An obsession? That’s probably not too strong a word.
Dave Yarger Jr., one of the magnificent volunteers who’ve gone to heroic lengths to rescue animals scattered by the October fires, locked onto this one cat.
“I’ve been out every night, trying to get him,” said Yarger, better known as Trapper Dave.
The wary, handsome orange tabby would not go into Dave’s food-baited, trap-door cages. He moved about a fair bit and wouldn’t let Trapper Dave get near him.
“He’s been trapped before, so he knows all the tricks,” Dave wrote on Facebook. “I used every one of mine, plus a few new ones.”
THE CAT IS ROMEO. He lived in the ravaged Fountaingrove area.
Shortly after the firestorms, Dave, an aerospace machinist, learned about Romeo and caught his image on video while helping Fountaingrove residents search for their cats.
Night after night, week after week this past fall, then into winter, Dave tried to entice and outsmart and trap Romeo. The cat would have not of it.
Dave made it his mission to catch Romeo. At the same time, he stalked, set out food and traps and tried to get into the heads of other cats that ran from the flames.
It was Trapper Dave, you might recall, who painstakingly pursued and ultimately caught Tiger. The gray-and-white tabby fled Susan and Jim Decker’s Fountaingrove house as it burned.
When Trapper Dave handed Tiger to the Deckers, the cat had been on the run for 95 days.
All totaled, Dave has rescued and returned to their families about 15 cats.
ROMEO STANDS OUT.
“He was probably my biggest challenge to catch,” Dave said. “He was my white whale.”
Sunday evening, Dave returned to the area of Fountaingrove where he most often saw Romeo in recent days. Foiled in all previous attempts, he tried the sort of trap we used to see in cartoons: a bottomless wire box propped up on one end by a stick, with a long string tied to the stick.
Trapper Dave placed some Friskies beneath the trap. He set up a motion-activated trail camera that sends pictures to his cellphone, then backed way off.
He waited. About two hours into the night’s vigil, there appeared Romeo.
The cat looked all around, then cautiously stepped in below the propped-up cage and settled down to eat.
Trapper Dave pulled the string.
Nearly five months after Romeo fled the flames, he was caught. Dave greeted him and took a good look. The cat was dirty but looked healthy.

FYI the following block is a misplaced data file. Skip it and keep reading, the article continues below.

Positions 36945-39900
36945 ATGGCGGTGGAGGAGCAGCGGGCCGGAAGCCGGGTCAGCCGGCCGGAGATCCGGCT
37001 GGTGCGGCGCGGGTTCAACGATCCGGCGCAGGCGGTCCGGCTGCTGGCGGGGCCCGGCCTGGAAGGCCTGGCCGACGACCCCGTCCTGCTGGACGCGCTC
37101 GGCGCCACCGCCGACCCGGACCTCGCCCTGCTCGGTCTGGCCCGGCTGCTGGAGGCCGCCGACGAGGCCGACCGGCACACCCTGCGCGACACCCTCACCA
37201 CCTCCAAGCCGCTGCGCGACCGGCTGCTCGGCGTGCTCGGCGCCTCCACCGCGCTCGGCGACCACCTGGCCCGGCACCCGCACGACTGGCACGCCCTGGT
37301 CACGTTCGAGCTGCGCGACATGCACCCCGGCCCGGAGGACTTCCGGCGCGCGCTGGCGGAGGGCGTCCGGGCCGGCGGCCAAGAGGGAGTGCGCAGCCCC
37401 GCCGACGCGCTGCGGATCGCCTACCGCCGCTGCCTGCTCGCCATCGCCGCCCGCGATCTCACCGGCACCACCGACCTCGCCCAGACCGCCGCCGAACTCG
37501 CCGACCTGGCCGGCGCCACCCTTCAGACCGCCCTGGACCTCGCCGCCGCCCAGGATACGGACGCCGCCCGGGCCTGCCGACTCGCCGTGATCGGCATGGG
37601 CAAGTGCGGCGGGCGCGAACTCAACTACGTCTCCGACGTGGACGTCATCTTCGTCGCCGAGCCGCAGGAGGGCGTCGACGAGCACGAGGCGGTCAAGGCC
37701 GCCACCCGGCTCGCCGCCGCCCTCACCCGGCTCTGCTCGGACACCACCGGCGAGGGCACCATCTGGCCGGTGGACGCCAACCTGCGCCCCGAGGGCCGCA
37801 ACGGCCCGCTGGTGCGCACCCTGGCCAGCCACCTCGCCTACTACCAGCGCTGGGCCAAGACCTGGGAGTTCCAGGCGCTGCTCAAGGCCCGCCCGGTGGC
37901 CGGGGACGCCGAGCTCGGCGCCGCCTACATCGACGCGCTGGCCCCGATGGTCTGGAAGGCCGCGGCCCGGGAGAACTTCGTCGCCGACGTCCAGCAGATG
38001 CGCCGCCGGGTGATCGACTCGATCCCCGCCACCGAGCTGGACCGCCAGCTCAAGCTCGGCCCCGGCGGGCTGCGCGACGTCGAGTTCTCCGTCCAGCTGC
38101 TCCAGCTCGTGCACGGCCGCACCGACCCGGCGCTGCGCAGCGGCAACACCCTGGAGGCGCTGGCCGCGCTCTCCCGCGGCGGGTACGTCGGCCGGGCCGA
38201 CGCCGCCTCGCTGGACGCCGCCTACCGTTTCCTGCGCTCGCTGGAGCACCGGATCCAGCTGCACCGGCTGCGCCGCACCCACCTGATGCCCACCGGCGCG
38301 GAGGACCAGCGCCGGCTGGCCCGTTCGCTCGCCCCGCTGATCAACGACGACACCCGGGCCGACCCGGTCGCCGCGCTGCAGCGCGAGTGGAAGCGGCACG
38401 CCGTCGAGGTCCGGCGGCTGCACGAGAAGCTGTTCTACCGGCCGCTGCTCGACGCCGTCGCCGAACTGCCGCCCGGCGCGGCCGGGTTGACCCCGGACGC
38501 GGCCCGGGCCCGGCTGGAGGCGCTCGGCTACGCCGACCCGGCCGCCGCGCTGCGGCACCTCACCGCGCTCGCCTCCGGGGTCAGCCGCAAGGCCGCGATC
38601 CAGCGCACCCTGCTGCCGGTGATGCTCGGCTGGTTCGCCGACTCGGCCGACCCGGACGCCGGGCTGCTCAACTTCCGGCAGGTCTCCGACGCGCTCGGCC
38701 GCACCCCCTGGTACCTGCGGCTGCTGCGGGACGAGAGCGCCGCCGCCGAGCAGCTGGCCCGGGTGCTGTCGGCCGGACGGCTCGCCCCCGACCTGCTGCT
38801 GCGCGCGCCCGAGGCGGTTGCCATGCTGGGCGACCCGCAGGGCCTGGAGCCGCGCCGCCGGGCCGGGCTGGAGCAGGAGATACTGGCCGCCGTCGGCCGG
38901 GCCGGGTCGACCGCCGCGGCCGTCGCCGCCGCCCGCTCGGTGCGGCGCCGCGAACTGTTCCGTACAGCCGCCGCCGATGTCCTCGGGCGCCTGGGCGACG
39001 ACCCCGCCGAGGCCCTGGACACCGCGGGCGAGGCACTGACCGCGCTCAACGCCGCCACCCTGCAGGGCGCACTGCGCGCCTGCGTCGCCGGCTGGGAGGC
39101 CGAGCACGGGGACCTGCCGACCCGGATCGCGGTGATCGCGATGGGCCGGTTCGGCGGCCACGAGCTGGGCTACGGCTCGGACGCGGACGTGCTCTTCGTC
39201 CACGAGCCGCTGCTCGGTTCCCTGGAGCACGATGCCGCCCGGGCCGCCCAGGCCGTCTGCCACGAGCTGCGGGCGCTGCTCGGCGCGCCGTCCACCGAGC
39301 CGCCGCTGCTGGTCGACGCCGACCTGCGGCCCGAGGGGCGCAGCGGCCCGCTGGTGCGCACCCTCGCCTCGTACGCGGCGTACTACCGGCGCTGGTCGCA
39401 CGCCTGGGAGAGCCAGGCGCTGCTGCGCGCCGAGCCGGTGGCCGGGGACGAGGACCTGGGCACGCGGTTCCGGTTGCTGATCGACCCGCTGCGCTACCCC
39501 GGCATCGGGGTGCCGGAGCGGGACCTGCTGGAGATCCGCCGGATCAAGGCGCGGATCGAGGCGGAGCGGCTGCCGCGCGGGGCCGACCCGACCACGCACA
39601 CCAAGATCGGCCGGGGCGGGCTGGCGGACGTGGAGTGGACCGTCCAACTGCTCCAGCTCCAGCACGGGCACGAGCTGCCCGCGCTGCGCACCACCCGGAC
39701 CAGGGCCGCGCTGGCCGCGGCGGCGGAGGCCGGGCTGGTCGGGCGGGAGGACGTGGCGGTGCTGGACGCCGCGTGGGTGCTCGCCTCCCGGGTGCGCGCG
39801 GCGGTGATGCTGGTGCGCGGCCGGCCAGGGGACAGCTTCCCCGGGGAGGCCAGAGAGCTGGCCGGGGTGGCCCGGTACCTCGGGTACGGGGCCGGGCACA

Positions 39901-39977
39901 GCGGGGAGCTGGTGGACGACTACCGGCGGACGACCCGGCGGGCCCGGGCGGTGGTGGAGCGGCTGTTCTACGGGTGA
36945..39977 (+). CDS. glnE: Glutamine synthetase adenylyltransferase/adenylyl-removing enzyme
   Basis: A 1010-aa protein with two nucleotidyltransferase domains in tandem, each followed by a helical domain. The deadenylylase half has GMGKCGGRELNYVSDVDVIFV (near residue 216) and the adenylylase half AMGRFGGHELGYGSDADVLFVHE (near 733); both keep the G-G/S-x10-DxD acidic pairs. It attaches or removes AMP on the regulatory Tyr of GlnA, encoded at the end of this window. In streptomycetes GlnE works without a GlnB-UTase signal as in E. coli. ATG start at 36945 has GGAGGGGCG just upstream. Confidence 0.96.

DAVE TOOK HIM HOME. Not long afterward, he was asleep and felt something on his chest.
It was Romeo, all a-purr. “He’s just the sweetest cat,” Dave said.
Monday, he scanned Romeo for a microchip and found one. Later in day, he obtained from the microchip company a phone number of the person who had registered as Romeo’s master.
Once he got off work, Dave dialed the phone number embedded in the cat’s identification chip. He reached an older couple.
In North Carolina. Dave said they moved from Fountaingrove “a few years ago” and decided it was best to leave Romeo.
Sounds cruel. But Dave said the couple explained that Romeo loved to roam the neighborhood and spend time with neighbors.
Dave continued, “They spoke with neighbors before leaving and were told he would be cared for.” It certainly appears, from Romeo’s loving disposition and good health, that even after the fires he found food and company.
Dave said the folks in North Carolina “were happy to hear he was safe and wanted to know what would happen to him. They were happy to hear he was on my couch.”
Already, Dave loves Romeo. He figures there surely are many people, many fire survivors, who would like to adopt him.
BUT AT LEAST for the time being, Dave and his wife, Vikki Dannecker, who took part in the pursuit of Romeo, will give him a home.
Dave has a confession: As much as he’s enjoying Romeo, he rather misses the epic, monthslong, almost Herman Melvillean hunt.
With Romeo rescued, said Trapper Dave, “a chapter in my life has ended.”
Chris Smith is at 707-521-5211 and firstname.lastname@example.org.